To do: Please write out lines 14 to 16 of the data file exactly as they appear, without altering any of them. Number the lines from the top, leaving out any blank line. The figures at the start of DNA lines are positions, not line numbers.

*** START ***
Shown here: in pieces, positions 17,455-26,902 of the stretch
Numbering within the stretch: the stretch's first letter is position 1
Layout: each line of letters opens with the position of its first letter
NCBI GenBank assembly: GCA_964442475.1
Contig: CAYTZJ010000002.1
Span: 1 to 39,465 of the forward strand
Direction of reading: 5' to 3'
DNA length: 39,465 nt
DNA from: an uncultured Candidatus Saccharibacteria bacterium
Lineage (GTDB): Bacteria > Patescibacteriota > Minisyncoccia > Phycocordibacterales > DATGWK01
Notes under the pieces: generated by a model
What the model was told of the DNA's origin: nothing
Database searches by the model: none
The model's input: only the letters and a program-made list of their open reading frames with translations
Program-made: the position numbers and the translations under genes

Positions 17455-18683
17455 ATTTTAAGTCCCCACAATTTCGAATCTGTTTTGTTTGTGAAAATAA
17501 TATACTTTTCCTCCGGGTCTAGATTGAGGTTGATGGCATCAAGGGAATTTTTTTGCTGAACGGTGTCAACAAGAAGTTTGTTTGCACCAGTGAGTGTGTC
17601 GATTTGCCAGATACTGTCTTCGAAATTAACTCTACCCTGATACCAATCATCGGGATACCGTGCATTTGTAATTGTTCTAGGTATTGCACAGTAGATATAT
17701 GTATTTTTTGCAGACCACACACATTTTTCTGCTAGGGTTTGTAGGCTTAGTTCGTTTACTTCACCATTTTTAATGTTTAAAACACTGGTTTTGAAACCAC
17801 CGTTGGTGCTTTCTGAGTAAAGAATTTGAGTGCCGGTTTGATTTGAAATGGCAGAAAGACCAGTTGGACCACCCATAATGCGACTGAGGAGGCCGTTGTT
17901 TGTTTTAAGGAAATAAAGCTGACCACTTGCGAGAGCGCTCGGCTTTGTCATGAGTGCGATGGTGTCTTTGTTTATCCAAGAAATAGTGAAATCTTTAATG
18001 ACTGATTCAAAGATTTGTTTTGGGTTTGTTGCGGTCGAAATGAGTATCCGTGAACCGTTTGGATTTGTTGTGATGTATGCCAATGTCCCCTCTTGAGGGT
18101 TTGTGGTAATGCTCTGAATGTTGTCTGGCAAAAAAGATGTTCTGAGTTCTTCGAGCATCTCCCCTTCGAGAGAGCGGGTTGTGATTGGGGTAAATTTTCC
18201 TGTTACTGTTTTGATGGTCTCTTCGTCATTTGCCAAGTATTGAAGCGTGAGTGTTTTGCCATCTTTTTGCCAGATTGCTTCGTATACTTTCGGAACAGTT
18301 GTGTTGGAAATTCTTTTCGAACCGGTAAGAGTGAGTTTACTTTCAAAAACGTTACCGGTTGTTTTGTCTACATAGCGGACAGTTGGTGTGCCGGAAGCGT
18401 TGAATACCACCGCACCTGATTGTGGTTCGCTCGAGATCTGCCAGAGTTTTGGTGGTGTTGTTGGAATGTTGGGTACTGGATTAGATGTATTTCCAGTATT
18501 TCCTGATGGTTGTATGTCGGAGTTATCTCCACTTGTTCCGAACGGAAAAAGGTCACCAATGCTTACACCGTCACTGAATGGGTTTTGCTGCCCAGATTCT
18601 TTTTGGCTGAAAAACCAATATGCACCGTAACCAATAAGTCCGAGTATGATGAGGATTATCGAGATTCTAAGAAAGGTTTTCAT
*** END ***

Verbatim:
The model's input: only the letters and a program-made list of their open reading frames with translations
Program-made: the position numbers and the translations under genes

Positions 17455-18683